How to Get Affordable Car Insurance in Ohio

People who live in the state of Ohio may be in for a surprise when they open their mailbox. In this state the Bureau of Motor Vehicles sends out 280,000 requests a year to see proof of insurance. Once someone receives one of these notices in the mail they only have three weeks to prove they have insurance. Although it’s obviously mandatory to have car insurance, some people forego it because of the price. There are ways to find affordable car insurance and some are not things most people are aware of including:

o Using one insurance company for all your policies including car, home, health and life. Insurance companies give discounts to individuals who purchase more than one type of insurance from them. Ask your health insurance or life insurance agent about a quote for car insurance.

o Buying a car that costs less to insure. Most people never consider the insurance costs that are associated with a particular type of car before they buy it. Call several insurance agents and ask for quotes on a car you are considering buying. You may be surprised to learn exactly how expensive it is, and if you find this out before you finalize the sale, you can save yourself a lot of money.

o Mention that you have a car alarm or consider getting one. A car alarm is a great idea for many reasons including the reduction you are likely to experience in insurance costs. Any effort that you make to keep your car safer is viewed in a good light by the insurance company. You’ll have to be prepared to show proof that the car alarm system is indeed installed.

The most important factor in determining your car insurance rates is likely your driving record. If you have been in more than one accident in the last few years or you have a pile of speeding tickets with your name on them, you are obviously going to have a more difficult time getting an affordable rate. If this is the case, make a resolution to start driving safely now and you’ll see your rates steadily drop.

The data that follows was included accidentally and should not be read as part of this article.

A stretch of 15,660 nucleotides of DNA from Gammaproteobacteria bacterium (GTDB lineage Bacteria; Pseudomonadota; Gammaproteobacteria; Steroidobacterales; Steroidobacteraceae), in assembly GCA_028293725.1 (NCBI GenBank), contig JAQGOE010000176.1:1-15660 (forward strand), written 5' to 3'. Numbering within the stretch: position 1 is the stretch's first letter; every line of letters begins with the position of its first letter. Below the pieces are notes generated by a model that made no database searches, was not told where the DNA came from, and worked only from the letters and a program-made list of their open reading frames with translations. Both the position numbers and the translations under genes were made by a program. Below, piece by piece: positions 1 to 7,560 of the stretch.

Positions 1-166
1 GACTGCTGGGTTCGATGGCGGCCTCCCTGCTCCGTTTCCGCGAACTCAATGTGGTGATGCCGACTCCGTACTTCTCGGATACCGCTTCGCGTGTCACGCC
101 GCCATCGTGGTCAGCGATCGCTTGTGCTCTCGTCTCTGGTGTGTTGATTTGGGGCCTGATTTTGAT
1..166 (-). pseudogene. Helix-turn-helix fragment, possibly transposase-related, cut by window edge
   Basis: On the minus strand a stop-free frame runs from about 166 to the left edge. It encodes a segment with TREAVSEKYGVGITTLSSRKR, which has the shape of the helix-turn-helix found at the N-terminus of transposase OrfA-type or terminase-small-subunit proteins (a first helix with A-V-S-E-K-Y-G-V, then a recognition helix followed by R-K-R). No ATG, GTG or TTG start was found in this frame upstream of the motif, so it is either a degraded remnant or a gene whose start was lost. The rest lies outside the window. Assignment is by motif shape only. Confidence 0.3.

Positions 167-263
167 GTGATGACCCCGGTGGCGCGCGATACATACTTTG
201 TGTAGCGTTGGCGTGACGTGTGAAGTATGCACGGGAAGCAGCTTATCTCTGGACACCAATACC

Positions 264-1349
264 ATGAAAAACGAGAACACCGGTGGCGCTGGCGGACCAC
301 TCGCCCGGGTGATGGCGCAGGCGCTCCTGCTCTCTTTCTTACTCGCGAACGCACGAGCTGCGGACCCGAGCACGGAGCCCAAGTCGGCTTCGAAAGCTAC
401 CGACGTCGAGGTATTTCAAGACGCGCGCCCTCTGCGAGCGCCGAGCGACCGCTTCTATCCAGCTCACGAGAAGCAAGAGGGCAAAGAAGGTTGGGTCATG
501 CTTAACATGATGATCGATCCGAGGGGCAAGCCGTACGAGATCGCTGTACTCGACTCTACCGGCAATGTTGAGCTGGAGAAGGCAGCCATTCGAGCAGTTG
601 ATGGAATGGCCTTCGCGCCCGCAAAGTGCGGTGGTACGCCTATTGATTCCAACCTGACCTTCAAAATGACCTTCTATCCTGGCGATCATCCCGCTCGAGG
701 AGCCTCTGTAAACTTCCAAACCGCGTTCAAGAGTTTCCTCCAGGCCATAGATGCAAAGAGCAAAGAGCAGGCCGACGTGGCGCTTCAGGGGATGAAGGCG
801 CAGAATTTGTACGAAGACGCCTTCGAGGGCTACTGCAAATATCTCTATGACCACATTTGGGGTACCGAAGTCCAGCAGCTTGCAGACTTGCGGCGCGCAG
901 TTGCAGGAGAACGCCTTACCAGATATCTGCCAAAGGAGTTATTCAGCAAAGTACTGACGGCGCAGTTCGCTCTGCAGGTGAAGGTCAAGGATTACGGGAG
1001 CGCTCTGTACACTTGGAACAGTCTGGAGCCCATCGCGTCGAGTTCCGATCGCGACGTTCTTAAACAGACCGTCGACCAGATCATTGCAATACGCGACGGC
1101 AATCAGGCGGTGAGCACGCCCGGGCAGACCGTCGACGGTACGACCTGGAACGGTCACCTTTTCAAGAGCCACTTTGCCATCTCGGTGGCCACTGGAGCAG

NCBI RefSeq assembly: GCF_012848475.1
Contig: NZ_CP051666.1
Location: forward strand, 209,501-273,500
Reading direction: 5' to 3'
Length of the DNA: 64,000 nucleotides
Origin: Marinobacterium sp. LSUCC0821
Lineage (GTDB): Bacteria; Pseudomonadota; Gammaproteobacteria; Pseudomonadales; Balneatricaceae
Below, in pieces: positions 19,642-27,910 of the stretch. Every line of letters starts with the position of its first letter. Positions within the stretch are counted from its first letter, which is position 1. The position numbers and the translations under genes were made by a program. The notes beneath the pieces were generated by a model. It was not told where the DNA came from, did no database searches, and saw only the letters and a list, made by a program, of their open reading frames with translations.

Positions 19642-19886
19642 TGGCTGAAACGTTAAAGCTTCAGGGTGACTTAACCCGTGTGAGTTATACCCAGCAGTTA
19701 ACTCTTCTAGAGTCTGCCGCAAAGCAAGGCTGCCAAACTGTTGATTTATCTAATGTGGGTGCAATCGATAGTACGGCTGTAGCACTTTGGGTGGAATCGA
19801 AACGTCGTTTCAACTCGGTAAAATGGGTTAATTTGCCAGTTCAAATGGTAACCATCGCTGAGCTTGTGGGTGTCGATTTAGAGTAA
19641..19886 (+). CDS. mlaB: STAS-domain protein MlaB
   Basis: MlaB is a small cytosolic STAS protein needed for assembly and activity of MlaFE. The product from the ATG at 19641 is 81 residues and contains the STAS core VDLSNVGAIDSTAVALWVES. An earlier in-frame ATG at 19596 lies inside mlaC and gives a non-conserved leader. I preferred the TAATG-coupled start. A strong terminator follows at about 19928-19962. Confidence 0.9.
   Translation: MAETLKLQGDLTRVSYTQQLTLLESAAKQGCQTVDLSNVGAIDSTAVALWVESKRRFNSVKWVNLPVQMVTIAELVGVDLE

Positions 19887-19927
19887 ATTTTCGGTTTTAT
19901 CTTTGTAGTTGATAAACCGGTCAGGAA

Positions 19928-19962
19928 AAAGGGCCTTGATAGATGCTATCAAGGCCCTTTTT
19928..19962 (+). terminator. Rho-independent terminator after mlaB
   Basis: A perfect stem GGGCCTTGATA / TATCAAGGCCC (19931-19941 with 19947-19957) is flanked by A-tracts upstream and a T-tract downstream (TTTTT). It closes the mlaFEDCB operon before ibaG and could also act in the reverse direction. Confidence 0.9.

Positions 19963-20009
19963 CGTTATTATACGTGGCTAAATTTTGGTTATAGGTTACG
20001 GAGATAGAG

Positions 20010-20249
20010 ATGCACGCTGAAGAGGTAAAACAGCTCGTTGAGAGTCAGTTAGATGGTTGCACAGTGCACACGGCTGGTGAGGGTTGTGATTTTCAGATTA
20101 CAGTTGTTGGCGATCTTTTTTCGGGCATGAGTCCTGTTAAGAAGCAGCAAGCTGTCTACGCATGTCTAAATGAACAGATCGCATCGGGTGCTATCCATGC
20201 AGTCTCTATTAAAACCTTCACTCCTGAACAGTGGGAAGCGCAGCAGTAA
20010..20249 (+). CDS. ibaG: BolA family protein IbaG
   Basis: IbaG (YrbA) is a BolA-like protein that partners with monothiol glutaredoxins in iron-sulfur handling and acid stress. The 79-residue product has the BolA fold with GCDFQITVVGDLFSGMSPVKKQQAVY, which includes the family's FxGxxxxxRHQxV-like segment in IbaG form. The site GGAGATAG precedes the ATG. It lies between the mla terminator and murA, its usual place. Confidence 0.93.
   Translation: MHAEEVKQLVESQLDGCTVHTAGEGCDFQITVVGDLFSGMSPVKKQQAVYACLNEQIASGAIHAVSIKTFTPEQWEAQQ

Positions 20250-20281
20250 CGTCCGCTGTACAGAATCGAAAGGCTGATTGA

How the Internet Affects Traditional Media

Traditional Publishing, REST IN PEACE

This is the headline that greets you when you land on a web page erected as a memorial to commemorate the decline of Traditional Media. A photograph of a man who seems to be in distress and who’s possibly just lost his job accompanies this headline. If this does not paint a bleak picture, go on to read the 548 headlines that all sing to the same tune as the following:

  • Bad Times: NYT Says Revenue Fell 13.9% Last Month

    – Forbes.com

  • Men’s monthly magazine Arena to cease printing after 22 years

    – Guardian.co.uk

  • Cosmopolitan UK publisher to cut 100 jobs

    – Guardian.co.uk

There’s even a website entitled Newspaper Death Watch that chronicles all the publishing and newspaper houses that close down. All rather morbid wouldn’t you say?

The Deadly Spell

Let’s take a quick look at Traditional Media and how the Internet cast it’s deadly spell.

Back in the old days, we’re talking 500 years ago; Gutenberg revolutionized the printing industry by inventing the printing press. This meant bibles could be produced at a fraction the time it used to. This also meant more copies in a shorter time and the Word of God got further reach in a shorter time. Newspaper houses and Magazine publishers still use a printing press today (well thank you captain obvious).

Much later, shortly after the advent of electricity, the world was blessed with another few media breakthroughs, namely radio then a few years later, television. Marketers and Advertising agencies had it all figured out as they devised Integrated Marketing Campaigns with astronomical budgets. Ah, the good old days. Well, much to the dismay of many of these agencies, this media landscape started to change.